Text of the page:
I took some time off this evening to read the latest book by Sam Harris, Letter to a Christian Nation. At 96 pages (soaking wet), I was able to read it this evening and fit in some family time in the form of Star Wars Battlefront with my son, and dinner out with my wife; in other words, no blogging, but lots of family time.
It's late here on the west coast now, the family is asleep, and I feel the need to write about this extraordinary little book. Let's start with a look at what another reader has to say:
Sam Harris fearlessly describes a moral and intellectual emergency precipitated by religious fantasies–misguided beliefs that create suffering, that rationalize violence, that have endangered our nation and our future. His argument for the morality, the honesty, and the humility of atheism is galvanizing. It is a relief that someone has spoken so frankly, with such passion yet such rationality. Now when the subject arises, as it inevitably does, I can simply say: Read Sam Harris’ Letter to a Christian Nation.”
It is hard to compete with reviews like this. I don't have the big words necessary to write a compelling review. I can tell you why I like the book though. It is an honest and straightforward confrontation with religion that will make honest people stop and think. Maybe, just maybe, the relentless logic of Harris's argument will reach the moderate religious audience it is meant for. This thought gives me hope.
Many of these arguments have been around awhile, some have been updated to reflect current circumstance. All are devastating. I need to think long and hard about if I agree with Harris on his position that we must move past religion. I have always felt that religious belief is ones own business.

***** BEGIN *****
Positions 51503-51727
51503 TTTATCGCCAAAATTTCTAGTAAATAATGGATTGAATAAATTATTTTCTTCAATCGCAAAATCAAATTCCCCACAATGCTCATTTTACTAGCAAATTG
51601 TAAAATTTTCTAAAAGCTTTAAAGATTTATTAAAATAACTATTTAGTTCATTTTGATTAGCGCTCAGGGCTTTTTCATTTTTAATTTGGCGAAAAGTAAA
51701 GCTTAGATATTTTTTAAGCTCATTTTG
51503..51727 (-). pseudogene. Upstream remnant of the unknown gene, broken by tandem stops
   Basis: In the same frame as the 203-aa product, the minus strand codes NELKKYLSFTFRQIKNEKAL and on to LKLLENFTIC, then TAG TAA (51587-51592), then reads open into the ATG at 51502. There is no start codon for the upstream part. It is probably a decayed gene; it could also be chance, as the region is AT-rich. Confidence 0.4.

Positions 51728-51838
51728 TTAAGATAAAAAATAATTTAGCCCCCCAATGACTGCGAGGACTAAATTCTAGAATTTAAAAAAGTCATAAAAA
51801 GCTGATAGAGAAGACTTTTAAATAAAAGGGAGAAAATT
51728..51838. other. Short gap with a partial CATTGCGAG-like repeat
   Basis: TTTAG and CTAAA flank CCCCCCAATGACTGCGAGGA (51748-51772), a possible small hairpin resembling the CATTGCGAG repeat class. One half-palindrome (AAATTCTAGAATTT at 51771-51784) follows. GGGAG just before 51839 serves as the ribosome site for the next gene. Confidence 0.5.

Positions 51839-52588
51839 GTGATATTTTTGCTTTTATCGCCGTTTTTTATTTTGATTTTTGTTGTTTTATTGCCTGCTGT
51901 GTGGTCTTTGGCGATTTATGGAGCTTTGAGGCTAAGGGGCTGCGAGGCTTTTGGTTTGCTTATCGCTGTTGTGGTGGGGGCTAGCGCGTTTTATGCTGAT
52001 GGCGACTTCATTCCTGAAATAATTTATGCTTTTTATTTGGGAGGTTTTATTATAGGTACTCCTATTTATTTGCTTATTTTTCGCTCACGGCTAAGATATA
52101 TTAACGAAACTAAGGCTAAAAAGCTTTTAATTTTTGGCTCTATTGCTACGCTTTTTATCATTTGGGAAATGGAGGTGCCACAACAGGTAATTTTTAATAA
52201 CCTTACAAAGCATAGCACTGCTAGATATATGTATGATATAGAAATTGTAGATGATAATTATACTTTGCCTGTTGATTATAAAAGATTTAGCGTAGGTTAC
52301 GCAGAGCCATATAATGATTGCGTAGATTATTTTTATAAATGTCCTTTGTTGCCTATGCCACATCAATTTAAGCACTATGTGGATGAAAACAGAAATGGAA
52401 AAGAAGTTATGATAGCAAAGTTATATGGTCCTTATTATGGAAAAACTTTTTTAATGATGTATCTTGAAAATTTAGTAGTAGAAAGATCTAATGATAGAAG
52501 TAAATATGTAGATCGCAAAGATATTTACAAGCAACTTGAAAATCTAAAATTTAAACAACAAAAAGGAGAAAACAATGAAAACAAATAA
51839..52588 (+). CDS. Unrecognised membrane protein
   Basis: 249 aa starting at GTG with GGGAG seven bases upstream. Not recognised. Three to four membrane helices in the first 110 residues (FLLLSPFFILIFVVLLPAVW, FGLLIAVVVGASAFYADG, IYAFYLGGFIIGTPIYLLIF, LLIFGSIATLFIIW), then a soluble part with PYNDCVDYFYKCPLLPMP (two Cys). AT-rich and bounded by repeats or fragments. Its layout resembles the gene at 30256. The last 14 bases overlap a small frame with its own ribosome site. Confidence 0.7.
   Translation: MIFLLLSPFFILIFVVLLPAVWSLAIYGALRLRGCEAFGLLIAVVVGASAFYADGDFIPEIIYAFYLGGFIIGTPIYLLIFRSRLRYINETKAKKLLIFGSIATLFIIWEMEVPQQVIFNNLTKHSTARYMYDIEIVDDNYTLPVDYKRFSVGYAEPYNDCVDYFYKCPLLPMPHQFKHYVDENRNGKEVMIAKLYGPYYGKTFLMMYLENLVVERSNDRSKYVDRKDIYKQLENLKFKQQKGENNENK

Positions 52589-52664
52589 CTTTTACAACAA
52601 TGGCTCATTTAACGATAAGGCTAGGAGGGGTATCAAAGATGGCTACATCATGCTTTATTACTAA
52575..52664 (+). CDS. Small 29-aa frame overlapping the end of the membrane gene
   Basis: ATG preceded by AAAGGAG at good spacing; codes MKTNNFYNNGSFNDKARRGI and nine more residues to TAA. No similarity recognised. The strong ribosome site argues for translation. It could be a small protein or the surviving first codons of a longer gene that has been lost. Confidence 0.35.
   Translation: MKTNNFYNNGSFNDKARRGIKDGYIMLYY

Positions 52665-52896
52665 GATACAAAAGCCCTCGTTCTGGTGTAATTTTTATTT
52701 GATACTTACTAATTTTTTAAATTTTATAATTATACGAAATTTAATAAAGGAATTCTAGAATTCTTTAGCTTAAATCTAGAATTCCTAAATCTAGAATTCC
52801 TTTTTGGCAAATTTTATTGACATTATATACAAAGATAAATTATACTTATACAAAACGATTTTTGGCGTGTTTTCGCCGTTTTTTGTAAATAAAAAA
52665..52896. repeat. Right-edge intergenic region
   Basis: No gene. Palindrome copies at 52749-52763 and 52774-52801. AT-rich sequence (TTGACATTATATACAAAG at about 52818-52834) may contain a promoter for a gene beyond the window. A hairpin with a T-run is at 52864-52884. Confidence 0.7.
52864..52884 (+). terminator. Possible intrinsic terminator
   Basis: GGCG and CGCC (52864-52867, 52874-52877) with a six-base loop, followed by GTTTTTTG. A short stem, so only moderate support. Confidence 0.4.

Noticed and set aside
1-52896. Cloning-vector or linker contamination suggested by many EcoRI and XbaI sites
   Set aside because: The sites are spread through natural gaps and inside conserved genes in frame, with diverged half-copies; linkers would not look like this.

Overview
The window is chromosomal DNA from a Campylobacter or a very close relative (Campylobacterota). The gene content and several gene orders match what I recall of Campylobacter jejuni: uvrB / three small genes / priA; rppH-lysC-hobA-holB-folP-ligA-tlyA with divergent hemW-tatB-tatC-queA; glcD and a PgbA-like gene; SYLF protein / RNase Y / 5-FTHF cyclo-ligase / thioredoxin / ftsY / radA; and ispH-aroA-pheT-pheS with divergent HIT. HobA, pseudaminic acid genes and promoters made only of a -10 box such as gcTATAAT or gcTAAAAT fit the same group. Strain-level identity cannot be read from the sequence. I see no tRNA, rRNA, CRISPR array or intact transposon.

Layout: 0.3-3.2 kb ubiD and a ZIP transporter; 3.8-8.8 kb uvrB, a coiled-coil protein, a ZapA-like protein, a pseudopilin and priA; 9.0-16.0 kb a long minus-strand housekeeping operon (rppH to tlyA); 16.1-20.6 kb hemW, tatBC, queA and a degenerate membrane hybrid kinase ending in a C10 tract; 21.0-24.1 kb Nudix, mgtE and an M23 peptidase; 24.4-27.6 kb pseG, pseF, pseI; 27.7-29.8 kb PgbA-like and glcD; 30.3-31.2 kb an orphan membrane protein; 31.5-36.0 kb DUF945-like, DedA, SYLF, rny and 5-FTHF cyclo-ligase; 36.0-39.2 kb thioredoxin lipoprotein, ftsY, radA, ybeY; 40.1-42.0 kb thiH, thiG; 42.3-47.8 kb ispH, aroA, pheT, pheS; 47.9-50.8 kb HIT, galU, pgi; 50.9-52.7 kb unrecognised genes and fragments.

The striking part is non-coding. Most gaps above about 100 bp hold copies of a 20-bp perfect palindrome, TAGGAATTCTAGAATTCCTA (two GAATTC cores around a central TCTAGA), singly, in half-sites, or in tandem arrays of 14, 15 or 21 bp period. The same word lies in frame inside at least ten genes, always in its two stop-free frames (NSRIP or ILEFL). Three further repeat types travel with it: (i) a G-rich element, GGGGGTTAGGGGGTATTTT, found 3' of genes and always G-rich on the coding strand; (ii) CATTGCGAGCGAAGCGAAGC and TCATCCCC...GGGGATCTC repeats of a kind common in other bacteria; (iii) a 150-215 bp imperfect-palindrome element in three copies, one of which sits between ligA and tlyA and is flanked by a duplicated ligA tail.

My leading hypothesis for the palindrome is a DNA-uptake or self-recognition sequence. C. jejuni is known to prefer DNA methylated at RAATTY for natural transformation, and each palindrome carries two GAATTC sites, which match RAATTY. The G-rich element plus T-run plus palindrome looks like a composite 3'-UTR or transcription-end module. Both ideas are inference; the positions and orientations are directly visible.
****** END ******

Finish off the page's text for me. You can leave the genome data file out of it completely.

I've been accused of being evangelical, but the truth is, I am not evangelical about atheism, not even with my own children. I have always held that it is better to teach a child to think and then allow the to make their own choices about what to believe. It seems only fair. To do otherwise would turn me into the Evangelical nutballs who I despise.
Harris's book is written for moderate Christians, yet it also calls out to Atheists to confront religion and the religious. To stand on the sidelines when the fate of civilization is at stake seems irresponsible. Yet, this call lacks authenticity. Harris's reliance on the either/or argument structure does not allow for the gray areas where most of us live. I'm all for calling Christians to account, but telling a person what to believe is wrong.
I recommend the book. It is a good read and easy to digest in one sitting. I doubt that the faithful will be swayed by Harris's arguments. However, those who are not as confident in their faith may well find the book a powerful motivator for Atheism. The arguments make sense. I've used many of them over the years - mostly in defense of my atheism. I have never talked another person out of their faith, nor would I want that responsibility.
I can see copies of this book making its way into a few Christmas stockings this year. I have so many Christian friends (and so few atheist friends), it seems only natural to spread the word in a non-evangelical kind of secular gift giving way. Know what I mean?
I'll write an in-dept review in a few days. I need to think about these concepts more.
- The Uncredible Hallq
A fellow atheist offers a positive review
An interfaith advocate who is not a fan
- Daylight Atheism
Another Atheist with thoughtful commentary
Favorable assessment - some concerns about reaction of audiance
- Pundit Review
Not so favorable - Harris plays with facts